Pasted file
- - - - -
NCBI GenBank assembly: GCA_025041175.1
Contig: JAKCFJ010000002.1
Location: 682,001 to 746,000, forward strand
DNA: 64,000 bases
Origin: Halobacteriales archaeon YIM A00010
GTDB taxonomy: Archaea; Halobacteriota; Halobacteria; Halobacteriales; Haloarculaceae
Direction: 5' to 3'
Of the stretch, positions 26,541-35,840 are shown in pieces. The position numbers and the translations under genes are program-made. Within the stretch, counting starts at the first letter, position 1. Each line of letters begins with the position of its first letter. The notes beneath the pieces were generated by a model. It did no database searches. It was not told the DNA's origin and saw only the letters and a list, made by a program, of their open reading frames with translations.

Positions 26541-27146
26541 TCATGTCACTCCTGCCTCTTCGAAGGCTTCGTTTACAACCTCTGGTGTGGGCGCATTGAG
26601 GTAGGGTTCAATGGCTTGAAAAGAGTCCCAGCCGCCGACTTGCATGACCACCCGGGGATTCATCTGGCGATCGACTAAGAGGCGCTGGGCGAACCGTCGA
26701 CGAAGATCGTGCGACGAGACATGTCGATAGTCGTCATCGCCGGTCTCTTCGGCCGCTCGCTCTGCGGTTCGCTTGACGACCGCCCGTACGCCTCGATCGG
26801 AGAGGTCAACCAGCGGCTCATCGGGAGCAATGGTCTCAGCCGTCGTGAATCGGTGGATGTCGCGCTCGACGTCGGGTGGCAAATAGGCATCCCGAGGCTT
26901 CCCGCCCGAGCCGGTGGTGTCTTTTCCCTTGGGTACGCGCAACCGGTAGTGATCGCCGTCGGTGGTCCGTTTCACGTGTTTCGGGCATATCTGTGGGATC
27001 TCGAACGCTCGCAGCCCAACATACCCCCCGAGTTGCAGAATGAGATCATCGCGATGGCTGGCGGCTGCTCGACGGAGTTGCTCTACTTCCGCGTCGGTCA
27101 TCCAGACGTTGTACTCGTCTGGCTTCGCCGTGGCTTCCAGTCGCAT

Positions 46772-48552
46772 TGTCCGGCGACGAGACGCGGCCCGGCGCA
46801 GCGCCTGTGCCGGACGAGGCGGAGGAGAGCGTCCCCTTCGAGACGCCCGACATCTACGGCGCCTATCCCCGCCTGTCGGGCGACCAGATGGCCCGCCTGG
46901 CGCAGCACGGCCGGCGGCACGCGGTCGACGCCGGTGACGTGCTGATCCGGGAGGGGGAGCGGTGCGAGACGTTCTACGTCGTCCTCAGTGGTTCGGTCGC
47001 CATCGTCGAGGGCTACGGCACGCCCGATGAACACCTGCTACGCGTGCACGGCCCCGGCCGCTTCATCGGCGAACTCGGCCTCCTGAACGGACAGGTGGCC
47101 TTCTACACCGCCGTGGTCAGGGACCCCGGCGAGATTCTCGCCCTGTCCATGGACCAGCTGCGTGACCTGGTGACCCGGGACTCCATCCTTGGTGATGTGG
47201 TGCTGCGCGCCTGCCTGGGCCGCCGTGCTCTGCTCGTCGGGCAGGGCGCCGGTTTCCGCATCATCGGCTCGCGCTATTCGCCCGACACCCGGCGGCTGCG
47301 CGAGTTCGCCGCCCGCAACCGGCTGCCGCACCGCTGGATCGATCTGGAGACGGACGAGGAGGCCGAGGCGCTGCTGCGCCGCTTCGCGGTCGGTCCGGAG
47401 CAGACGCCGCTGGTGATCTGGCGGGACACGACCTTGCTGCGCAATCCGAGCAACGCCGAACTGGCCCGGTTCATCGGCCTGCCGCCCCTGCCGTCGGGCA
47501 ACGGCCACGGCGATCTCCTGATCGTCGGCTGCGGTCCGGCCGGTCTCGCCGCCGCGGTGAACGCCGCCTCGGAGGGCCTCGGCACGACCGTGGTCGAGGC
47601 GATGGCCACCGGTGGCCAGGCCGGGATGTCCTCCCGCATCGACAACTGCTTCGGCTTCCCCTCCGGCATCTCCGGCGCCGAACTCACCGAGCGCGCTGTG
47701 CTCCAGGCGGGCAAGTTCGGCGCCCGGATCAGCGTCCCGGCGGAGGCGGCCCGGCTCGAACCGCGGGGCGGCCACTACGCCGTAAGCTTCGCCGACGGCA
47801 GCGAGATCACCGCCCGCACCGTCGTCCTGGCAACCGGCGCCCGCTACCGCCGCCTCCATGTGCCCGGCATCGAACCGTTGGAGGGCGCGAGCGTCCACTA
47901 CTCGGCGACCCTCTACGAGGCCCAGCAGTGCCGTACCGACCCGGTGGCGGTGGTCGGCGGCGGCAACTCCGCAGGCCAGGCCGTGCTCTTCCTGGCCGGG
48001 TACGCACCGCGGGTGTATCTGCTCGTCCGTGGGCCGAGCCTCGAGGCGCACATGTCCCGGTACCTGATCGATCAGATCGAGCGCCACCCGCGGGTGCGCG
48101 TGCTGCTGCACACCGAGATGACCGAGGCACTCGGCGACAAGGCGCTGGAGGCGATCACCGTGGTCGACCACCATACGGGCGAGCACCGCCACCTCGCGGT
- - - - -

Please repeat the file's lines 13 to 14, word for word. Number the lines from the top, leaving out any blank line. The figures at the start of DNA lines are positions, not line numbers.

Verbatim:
26801 AGAGGTCAACCAGCGGCTCATCGGGAGCAATGGTCTCAGCCGTCGTGAATCGGTGGATGTCGCGCTCGACGTCGGGTGGCAAATAGGCATCCCGAGGCTT
26901 CCCGCCCGAGCCGGTGGTGTCTTTTCCCTTGGGTACGCGCAACCGGTAGTGATCGCCGTCGGTGGTCCGTTTCACGTGTTTCGGGCATATCTGTGGGATC